The Boy Who Couldn’t Sleep And Never Had To

Ironically, the novel: The Boy Who Couldn’t Sleep And Never Had To stands to take the place of Catcher in the Rye as the American coming-of-age literary novel, despite mocking it predecessor within its pages. Young novelist D.C. Pierson (who is also a comedian and actor) picks up on the language and attitudes of high schools today, never pulling punches. The creative crowd is outcast, but form their own friendships that carry them to success, despite the disdaining crowds. The book itself can be seen as a metaphor for the interaction of different groups in society today, especially those that challenge the status quo with their unacceptable genius. Do yourself a favor and pick up this book of literature by novelist D.C. Pierson.

The Boy Who Couldn’t Sleep And Never Had To on Amazon: http://www.amazon.com/dp/0307474615/ref=nosim/?tag=wwwmbmaonlinc-20


The Darling by Russell Banks

The Darling by Russell Banks

The Darling

Russell Banks wrote another book in 2004 worth looking at: The Darling. Inside you’ll find a story about an empty girl – one who doesn’t act for herself, but is led around by whatever man she happens to be attached to at the time. Eventually heading to Liberia, she gets involved with government officials and shady deals, eventually ending up in a laboratory doing experiments with chimpanzees. An authentic look at African and immigrant life, novelist Russell Banks lives up to his reputation as a writer and delivers literature this will be important not just now, but in the future as well.

The Darling on Amazon: http://www.amazon.com/dp/0060957352/ref=nosim/?tag=wwwmbmaonlinc-20


Arslan

M.J. Engh’s novel Arslan may not technically be a book of the 21st century. It was first published in 1976, went out of print, was republished in 1987, went out of print again, and was republished yet again in 2001 – making it a newly-published book in the 21st century.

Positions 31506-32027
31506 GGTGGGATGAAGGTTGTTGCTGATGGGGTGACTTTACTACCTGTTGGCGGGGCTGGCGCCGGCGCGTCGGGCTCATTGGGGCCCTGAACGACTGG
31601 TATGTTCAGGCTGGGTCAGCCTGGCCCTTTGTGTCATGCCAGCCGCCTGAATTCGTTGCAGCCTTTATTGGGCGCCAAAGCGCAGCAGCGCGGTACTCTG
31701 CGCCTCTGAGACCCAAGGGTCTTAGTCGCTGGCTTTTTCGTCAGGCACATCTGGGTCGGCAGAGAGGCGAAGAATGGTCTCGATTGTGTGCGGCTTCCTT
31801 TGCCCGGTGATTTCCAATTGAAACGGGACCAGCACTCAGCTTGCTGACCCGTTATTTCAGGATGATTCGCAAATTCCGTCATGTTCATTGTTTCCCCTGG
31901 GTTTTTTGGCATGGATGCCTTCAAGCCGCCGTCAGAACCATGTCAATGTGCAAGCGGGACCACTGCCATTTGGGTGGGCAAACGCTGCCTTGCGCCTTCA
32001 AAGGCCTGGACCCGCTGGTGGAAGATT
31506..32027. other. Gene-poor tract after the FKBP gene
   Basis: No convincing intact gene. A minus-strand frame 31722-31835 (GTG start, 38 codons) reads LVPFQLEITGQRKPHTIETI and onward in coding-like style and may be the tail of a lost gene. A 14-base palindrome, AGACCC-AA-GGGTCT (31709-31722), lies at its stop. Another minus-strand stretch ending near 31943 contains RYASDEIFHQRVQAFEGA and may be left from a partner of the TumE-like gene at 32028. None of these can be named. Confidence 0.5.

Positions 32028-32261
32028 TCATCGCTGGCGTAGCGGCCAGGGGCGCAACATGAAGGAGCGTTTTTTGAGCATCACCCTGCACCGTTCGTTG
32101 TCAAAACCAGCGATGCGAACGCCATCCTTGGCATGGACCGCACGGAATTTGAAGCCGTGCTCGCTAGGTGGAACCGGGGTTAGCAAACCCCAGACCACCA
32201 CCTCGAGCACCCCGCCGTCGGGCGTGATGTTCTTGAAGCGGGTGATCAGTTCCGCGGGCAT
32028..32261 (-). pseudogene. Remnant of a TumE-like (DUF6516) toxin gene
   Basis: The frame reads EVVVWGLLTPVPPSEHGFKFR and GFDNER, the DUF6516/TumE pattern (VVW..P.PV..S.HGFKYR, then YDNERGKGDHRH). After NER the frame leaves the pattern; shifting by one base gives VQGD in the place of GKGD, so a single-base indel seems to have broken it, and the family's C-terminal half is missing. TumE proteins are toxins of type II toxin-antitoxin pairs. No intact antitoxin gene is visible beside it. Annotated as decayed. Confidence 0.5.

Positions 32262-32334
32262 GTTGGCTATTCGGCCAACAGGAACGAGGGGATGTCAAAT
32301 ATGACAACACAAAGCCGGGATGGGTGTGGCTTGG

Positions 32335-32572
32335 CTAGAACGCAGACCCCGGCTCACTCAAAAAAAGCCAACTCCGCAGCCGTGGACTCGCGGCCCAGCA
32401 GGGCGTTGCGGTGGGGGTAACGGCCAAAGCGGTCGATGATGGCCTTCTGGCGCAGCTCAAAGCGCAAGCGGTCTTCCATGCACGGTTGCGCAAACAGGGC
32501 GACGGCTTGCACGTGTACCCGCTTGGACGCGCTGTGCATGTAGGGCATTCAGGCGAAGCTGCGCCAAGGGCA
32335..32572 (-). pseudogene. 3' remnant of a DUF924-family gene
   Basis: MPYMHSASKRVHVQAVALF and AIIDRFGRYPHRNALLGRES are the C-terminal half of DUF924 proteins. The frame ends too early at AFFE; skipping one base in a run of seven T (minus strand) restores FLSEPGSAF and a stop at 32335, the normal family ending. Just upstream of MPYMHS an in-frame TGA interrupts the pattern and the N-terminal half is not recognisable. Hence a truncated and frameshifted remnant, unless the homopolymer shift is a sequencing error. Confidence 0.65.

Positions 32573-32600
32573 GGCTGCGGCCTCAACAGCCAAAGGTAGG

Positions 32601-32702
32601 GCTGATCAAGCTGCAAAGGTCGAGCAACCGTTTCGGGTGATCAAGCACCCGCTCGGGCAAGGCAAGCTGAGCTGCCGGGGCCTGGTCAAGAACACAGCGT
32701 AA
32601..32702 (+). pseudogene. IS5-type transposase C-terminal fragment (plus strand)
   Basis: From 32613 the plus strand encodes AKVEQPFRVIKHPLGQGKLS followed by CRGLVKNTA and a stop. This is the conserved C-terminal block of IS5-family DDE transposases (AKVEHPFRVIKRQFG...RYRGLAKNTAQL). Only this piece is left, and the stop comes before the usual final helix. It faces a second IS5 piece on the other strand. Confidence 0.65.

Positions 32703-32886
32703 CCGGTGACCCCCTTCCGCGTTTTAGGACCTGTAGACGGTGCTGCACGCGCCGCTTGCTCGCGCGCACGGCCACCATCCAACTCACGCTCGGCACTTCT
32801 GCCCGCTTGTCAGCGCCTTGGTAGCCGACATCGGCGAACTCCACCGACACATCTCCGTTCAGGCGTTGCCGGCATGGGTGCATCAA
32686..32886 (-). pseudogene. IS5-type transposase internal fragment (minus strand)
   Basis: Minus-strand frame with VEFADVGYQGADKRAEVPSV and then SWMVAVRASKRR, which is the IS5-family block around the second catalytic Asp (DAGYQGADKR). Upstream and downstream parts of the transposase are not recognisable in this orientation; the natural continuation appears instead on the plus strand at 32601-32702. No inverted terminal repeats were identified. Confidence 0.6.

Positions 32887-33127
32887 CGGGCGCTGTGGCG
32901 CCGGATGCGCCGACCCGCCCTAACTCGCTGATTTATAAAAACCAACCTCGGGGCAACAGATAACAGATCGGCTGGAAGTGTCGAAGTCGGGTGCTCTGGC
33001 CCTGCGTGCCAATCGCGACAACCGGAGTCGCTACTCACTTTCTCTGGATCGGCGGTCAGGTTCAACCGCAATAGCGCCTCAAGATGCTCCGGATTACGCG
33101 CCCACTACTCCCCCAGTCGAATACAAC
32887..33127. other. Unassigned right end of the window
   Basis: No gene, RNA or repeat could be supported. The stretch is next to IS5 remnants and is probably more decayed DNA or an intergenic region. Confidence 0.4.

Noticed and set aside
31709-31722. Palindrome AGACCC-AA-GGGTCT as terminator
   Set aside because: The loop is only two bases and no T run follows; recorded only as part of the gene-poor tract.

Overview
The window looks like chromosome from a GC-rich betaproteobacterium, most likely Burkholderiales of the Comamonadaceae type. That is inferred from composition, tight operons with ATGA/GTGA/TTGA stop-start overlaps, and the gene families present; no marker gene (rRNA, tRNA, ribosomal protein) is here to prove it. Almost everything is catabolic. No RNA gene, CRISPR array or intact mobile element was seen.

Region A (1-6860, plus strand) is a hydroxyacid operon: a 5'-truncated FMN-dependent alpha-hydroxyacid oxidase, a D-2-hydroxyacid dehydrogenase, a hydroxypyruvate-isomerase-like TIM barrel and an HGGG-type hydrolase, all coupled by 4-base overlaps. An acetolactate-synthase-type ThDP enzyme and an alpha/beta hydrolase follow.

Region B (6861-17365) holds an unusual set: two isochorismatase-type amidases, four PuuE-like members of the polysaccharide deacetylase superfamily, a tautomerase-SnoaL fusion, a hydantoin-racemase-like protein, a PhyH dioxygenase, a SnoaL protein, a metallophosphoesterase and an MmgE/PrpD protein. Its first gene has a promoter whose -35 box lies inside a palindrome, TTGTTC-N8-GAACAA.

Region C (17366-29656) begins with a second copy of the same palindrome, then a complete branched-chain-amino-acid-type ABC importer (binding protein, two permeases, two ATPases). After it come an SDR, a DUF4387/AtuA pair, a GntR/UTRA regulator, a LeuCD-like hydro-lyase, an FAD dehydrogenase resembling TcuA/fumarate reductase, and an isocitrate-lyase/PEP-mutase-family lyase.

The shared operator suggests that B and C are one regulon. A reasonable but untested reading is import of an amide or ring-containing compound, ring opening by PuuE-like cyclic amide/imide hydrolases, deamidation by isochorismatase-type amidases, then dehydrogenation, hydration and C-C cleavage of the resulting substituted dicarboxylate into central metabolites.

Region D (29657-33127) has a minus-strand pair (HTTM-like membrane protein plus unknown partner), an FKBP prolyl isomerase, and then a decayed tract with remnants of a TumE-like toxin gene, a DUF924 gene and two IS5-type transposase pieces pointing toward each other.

Why would a book go into and out of print so many times? Engh herself states that the book is “about fathers and sons, about power, about a genuinely ruthless (but not unfeeling) mind in pursuit of a practical solution to the world’s problems.” As such, the writer begins the book with the rape of two children, then ends it on a comparably brutal and gruesome note. As a work of literature, Arslan stands at the top. It is not necessarily, however, a pleasant read. It is a fascinating examination of power in the modern world, of family interactions, and of the psychology of a Genghis Khan-like mind in a small town in America. Not any novelist can write a book such as this, but Engh carries the burden proudly.

Arslan on Amazon: http://www.amazon.com/dp/0312879105/ref=nosim/?tag=wwwmbmaonlinc-20


Picking-up any one of these books for a read will lead you to contemplate your own place in our 21st century world. Interestingly, many of these novels are set in the past. What does our frequent contemplation of the past in literature mean for our understanding of the world today? As we constantly gather and process the stories of our lives, sometimes we need to look outside of the popular and common to find the stories that help us understand our own unique experience.

Reprinted with permission from: www.greatnovels.org

– Gabriel Hemingway
Editor – CityRoom, Inc.